We have always been fascinated by stories of kings and queens, princes and princesses, counts and countesses… My story today begins somewhere in the 1200s when a Szekler man named Kalnoky saved the life of the king of Hungary attacked by a bear at a hunting party. As a sign of gratitude from the king, he was granted the title of count together with several estates from Miklosvar (Micloșoara). This is how the Kalnoky family and their coat of arms with an arrowed bear appear in the Transylvanian nobility, which to this day reminds them of the event that ennobled them.
Today when we talk about Micloșoara we mean Kalnoky Castle and the guest rooms here that have become famous all over the world and a place where Prince Charles of Great Britain regularly returns. Count Tibor Kalnoky, who returned to Romania after an exile of the family for over 50 years following a “rule” left by Samuel Kalnoky stating that in this area of Transylvania there must always remain a Kalnoky, he is the one who saved this place from oblivion and managed to transform a village with 200 inhabitants into a place where sustainable and responsible tourism is practiced.
Count Kálnoky’s castle in Micloșoara was built in the year 1500, with the destination of a family hunting mansion.
The castle is unique in Romania for being a Renaissance building with colorful exterior painting. Today, the castle houses the Museum of Transylvanian Life, a museum revealing the lives of local nobles due to the objects recovered, donated or bought, from authentic weapons left over from Kalnoky’s battles with the Turks, to chests, spectacular stoves, reconstructions of ancient clothing or even an original Streicher piano, the same model that Johannes Brahms used to play.
The museum occupies the entire ground floor of the former hunting lodge in Micloșoara.
The Gala Hall is presented in a unique style in Europe, known exclusively in Transylvania – the late renaissance and early baroque. One of the most beautiful rooms of the museum, “The Lady’s House”, as the residence of countesses was called, presents the daily life of a lady in the late Renaissance and early Baroque periods: delicate objects, glassware, an embroidery and reading corner. “The Lord’s House”, by contrast, presents weapons from the fights with the Turks, Turkish carpets. The atmosphere of an 18th-century castle kitchen is reflected in the castle’s cellar, now a place for festive meals. What stands out especially at the entrance to the museum is the frontispiece with the Kálnoky family motto: NON EST MORTALE QUOD OPTO (He who hopes, never dies).
Around it we find the guest houses where tourists can stay. Moreover, they can live and experience local traditions and customs. The houses date back to the 1800s and have been restored to maintain the original charm as much as possible and are located in spacious courtyards. The rooms are furnished with carefully chosen Szekler and Transylvanian antiques. The detail that fascinated me here is the lack of TVs, as well as the abundance of books available in every room.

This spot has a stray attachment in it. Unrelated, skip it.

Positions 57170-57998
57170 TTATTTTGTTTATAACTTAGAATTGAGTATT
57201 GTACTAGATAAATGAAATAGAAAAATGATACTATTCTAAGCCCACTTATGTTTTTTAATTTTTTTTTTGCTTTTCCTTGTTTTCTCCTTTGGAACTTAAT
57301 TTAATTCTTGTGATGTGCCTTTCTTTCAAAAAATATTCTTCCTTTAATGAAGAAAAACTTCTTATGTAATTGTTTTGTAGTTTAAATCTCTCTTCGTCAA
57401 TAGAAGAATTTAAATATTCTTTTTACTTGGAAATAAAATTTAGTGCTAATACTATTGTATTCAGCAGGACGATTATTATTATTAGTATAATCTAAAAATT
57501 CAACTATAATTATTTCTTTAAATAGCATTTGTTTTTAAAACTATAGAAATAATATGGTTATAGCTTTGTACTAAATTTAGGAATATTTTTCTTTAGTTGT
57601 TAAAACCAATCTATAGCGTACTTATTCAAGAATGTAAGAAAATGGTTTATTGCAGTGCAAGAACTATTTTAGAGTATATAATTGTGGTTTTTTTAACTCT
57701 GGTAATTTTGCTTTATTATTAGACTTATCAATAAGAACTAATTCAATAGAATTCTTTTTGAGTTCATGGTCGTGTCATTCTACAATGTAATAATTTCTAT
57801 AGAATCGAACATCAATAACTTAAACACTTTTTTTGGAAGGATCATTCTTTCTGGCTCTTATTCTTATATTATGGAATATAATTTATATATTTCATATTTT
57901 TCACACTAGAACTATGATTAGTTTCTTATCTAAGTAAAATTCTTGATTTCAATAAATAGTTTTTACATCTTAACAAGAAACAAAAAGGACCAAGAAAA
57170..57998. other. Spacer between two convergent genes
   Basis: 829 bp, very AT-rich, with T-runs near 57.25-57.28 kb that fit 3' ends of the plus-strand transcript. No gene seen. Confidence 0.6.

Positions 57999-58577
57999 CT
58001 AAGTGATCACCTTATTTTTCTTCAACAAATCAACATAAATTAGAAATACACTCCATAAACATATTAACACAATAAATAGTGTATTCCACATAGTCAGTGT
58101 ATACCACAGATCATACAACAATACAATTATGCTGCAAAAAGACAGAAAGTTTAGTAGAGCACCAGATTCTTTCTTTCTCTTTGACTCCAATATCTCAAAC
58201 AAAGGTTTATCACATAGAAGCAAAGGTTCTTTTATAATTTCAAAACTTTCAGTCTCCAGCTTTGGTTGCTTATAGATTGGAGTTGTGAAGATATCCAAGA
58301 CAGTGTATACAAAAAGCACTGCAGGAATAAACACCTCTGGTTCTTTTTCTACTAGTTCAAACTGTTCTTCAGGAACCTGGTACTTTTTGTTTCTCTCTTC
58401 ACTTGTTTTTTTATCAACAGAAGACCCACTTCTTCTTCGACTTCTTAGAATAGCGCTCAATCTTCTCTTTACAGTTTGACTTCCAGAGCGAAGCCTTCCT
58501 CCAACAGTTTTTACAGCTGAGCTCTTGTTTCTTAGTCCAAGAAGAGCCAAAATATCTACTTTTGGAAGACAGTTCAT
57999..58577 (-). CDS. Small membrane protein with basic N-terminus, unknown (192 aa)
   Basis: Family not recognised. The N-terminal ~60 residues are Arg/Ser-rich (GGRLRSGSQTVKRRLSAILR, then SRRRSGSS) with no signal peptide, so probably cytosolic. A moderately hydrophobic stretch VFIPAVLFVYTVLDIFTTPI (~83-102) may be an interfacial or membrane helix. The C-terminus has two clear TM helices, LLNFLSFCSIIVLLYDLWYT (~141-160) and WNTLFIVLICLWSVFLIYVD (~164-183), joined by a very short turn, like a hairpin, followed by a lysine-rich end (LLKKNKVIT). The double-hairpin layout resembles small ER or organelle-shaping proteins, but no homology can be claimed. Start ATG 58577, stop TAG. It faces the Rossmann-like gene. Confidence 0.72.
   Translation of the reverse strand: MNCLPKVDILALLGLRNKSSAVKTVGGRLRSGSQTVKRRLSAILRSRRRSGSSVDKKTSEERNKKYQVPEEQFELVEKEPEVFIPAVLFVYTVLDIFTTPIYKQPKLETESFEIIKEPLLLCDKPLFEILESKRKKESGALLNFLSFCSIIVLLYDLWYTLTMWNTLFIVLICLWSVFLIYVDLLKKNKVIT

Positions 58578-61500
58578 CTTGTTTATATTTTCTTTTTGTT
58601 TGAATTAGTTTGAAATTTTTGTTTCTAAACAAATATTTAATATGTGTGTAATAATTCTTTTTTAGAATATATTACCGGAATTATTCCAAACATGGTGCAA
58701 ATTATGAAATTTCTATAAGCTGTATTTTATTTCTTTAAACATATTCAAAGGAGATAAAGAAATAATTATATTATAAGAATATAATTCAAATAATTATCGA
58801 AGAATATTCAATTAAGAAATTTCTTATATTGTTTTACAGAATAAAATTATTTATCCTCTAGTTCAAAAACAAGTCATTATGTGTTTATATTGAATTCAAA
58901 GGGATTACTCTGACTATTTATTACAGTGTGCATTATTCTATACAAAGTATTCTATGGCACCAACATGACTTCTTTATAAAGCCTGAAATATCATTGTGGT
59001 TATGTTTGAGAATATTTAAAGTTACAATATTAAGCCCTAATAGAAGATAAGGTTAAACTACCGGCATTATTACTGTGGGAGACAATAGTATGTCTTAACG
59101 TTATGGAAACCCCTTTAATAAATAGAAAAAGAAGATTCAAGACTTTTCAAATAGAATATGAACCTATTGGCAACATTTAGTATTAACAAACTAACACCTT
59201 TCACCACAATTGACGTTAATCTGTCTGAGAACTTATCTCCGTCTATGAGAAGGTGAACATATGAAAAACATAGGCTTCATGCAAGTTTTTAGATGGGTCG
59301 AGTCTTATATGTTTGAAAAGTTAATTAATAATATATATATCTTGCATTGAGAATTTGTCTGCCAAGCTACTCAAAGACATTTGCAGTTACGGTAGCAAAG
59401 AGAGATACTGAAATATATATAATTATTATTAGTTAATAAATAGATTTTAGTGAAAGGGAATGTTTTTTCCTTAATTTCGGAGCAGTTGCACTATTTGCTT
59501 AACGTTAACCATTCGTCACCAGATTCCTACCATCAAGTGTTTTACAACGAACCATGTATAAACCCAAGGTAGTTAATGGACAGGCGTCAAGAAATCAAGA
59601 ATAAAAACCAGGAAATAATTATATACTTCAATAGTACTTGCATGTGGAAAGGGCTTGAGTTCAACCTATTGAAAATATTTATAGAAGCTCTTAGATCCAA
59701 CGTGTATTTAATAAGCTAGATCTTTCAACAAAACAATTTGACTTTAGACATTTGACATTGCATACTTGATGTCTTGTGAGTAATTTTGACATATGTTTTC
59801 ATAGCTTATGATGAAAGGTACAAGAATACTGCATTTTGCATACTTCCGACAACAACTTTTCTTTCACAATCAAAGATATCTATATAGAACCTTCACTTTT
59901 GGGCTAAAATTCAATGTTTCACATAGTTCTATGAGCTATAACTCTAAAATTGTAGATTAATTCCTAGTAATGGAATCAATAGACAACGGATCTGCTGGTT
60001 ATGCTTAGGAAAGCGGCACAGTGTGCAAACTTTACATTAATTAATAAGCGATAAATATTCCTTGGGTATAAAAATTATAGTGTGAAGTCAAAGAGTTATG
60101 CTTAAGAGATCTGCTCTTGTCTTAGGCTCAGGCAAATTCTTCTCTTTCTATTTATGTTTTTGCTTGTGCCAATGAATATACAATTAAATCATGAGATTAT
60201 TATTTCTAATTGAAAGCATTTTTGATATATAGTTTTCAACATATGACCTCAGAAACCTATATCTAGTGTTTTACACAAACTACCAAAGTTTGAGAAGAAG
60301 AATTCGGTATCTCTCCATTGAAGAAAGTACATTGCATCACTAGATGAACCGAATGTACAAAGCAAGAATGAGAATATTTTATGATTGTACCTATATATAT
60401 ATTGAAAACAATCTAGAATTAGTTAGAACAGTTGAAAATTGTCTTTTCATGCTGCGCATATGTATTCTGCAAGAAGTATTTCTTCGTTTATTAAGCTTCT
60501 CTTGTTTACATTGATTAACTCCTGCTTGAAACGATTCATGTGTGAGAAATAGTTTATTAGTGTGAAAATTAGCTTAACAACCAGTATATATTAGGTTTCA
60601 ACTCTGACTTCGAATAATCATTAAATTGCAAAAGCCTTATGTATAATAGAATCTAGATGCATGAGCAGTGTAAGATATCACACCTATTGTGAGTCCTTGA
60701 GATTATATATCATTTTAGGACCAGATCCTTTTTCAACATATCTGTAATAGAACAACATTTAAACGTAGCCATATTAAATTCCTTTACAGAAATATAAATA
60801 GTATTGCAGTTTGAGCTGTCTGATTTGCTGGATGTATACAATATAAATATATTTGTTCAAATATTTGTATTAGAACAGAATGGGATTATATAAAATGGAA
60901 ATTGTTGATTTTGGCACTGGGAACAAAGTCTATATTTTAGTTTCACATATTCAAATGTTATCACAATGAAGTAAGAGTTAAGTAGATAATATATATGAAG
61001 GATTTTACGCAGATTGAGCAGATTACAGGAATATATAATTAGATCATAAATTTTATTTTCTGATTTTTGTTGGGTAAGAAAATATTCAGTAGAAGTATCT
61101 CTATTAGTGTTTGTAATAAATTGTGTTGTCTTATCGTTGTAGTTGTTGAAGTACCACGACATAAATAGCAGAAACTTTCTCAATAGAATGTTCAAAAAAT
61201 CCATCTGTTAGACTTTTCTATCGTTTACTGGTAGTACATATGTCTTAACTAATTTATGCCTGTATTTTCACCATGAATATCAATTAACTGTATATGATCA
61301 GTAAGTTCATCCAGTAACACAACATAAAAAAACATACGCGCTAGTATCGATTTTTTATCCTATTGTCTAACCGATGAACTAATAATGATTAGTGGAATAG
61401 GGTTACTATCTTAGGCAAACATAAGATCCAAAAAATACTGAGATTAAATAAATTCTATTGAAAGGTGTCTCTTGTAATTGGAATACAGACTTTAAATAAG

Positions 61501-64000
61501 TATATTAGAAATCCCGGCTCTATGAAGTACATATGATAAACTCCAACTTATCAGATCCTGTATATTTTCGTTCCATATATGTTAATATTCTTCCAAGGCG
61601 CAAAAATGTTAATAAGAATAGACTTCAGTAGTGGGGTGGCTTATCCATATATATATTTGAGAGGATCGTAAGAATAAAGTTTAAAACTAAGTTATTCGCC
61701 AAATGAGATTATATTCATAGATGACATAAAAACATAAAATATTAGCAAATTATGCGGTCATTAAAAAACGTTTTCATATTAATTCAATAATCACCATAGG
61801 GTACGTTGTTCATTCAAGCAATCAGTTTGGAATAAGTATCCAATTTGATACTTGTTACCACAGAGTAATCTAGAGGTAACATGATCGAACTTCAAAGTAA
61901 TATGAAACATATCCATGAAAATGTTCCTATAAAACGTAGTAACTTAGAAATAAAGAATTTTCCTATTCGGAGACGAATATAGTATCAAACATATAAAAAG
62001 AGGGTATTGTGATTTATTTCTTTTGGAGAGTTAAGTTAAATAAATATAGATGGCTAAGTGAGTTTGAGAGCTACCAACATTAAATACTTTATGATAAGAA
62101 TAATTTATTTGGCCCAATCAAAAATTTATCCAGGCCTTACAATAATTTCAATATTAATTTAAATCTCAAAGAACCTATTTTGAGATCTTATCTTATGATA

In addition to the delicious food and the remarkable hospitality of the hosts, we can also find multiple ways to get into the story and rhythm of a traditional village. A weekend here also includes craft workshops (felting, for example), visiting the castle – guided tour of the Museum of Transylvanian Life, visiting a typical household, cart ride, picnic and visiting a sheepfold, preparation of Szekler cakes, visiting the medieval farrier’s shop of the village or treasure hunt in the castle courtyard. Tourists who arrive here will also take part in an interactive game “Stroll through the village with your eyes wide open” – I won’t tell you more, I’ll let you discover what it is when you get here.
An escape or a vacation in Micloșoara is in fact a transposition into a 19th century landscape in which we become part of an old community that, through its every house and every corner emanates history and the feeling that, from time to time, returning to simplicity is all we need.
A good model of what it means to successfully combine history with the future. An example of modesty and honor, passion and especially a lesson about belonging. A lesson about the fact that whether we live in a village with 200 inhabitants or in a metropolis, we have to “walk with our eyes wide open” because in this life we are left with only what we have dreamed, what we have loved and how much we have traveled…